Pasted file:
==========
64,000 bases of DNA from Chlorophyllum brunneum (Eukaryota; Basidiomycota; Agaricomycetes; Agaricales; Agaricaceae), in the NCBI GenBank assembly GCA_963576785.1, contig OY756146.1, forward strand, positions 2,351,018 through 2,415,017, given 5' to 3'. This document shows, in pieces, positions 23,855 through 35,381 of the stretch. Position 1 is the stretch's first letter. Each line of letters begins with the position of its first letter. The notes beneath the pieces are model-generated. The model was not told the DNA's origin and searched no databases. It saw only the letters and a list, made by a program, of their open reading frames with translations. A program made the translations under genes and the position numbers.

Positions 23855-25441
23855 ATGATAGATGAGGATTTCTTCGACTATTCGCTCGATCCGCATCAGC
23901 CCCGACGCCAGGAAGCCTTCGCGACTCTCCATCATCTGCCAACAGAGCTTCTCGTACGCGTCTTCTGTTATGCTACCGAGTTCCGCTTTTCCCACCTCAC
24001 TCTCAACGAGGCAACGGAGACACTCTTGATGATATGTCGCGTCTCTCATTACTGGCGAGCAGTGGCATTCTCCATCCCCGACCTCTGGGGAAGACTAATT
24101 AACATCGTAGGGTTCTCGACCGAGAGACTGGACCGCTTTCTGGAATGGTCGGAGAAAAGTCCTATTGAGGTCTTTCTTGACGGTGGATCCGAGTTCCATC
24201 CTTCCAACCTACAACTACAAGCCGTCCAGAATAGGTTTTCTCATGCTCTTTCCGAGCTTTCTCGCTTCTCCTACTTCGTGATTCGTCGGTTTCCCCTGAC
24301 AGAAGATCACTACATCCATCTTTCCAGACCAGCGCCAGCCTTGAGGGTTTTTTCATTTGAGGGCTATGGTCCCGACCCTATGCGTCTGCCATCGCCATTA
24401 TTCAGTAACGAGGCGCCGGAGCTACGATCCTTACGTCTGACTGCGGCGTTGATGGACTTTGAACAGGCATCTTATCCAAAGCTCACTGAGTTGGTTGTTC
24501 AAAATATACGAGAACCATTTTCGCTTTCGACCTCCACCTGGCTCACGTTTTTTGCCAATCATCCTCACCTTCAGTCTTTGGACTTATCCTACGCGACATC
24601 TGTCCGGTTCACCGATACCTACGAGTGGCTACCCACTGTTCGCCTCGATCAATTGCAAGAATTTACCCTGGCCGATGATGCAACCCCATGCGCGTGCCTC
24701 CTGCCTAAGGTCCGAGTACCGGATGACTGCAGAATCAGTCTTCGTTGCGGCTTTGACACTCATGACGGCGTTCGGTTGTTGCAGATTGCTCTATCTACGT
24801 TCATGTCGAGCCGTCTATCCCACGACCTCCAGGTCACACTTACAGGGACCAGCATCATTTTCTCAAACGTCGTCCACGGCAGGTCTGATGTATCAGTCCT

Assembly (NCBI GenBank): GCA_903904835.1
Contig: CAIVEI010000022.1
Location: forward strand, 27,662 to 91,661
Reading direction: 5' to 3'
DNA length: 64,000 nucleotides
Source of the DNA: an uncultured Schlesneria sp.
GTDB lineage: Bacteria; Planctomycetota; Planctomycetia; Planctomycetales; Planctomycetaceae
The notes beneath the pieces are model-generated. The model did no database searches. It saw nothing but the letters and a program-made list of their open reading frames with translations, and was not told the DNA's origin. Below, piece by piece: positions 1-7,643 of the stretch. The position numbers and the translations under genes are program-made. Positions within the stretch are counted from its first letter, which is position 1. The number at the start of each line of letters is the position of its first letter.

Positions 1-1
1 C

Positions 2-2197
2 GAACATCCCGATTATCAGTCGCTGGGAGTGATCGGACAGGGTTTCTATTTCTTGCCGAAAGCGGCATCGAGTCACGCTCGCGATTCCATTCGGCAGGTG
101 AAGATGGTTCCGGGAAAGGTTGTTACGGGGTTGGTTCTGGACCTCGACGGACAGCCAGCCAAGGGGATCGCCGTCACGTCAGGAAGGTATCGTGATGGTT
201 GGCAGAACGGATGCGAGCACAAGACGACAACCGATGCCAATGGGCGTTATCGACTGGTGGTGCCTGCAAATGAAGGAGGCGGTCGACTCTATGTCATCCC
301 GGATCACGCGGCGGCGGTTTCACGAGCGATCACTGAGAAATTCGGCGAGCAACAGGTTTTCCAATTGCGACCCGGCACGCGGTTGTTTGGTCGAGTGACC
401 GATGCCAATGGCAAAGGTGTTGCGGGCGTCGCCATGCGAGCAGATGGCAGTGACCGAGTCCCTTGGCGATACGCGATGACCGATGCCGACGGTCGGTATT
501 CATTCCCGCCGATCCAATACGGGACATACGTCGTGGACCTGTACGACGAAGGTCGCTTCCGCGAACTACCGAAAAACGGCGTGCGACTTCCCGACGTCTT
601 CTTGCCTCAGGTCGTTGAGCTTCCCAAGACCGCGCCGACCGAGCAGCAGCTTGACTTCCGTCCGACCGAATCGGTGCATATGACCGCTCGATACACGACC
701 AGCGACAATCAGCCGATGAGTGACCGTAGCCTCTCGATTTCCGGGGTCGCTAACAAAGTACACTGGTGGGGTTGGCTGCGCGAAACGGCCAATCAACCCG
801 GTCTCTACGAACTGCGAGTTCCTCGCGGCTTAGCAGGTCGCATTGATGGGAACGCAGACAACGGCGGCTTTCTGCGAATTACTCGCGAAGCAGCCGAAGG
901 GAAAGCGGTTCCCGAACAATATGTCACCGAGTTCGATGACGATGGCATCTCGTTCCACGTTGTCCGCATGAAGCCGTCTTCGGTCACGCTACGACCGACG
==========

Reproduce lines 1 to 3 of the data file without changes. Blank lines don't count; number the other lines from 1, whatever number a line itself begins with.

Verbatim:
64,000 bases of DNA from Chlorophyllum brunneum (Eukaryota; Basidiomycota; Agaricomycetes; Agaricales; Agaricaceae), in the NCBI GenBank assembly GCA_963576785.1, contig OY756146.1, forward strand, positions 2,351,018 through 2,415,017, given 5' to 3'. This document shows, in pieces, positions 23,855 through 35,381 of the stretch. Position 1 is the stretch's first letter. Each line of letters begins with the position of its first letter. The notes beneath the pieces are model-generated. The model was not told the DNA's origin and searched no databases. It saw only the letters and a list, made by a program, of their open reading frames with translations. A program made the translations under genes and the position numbers.

Positions 23855-25441
23855 ATGATAGATGAGGATTTCTTCGACTATTCGCTCGATCCGCATCAGC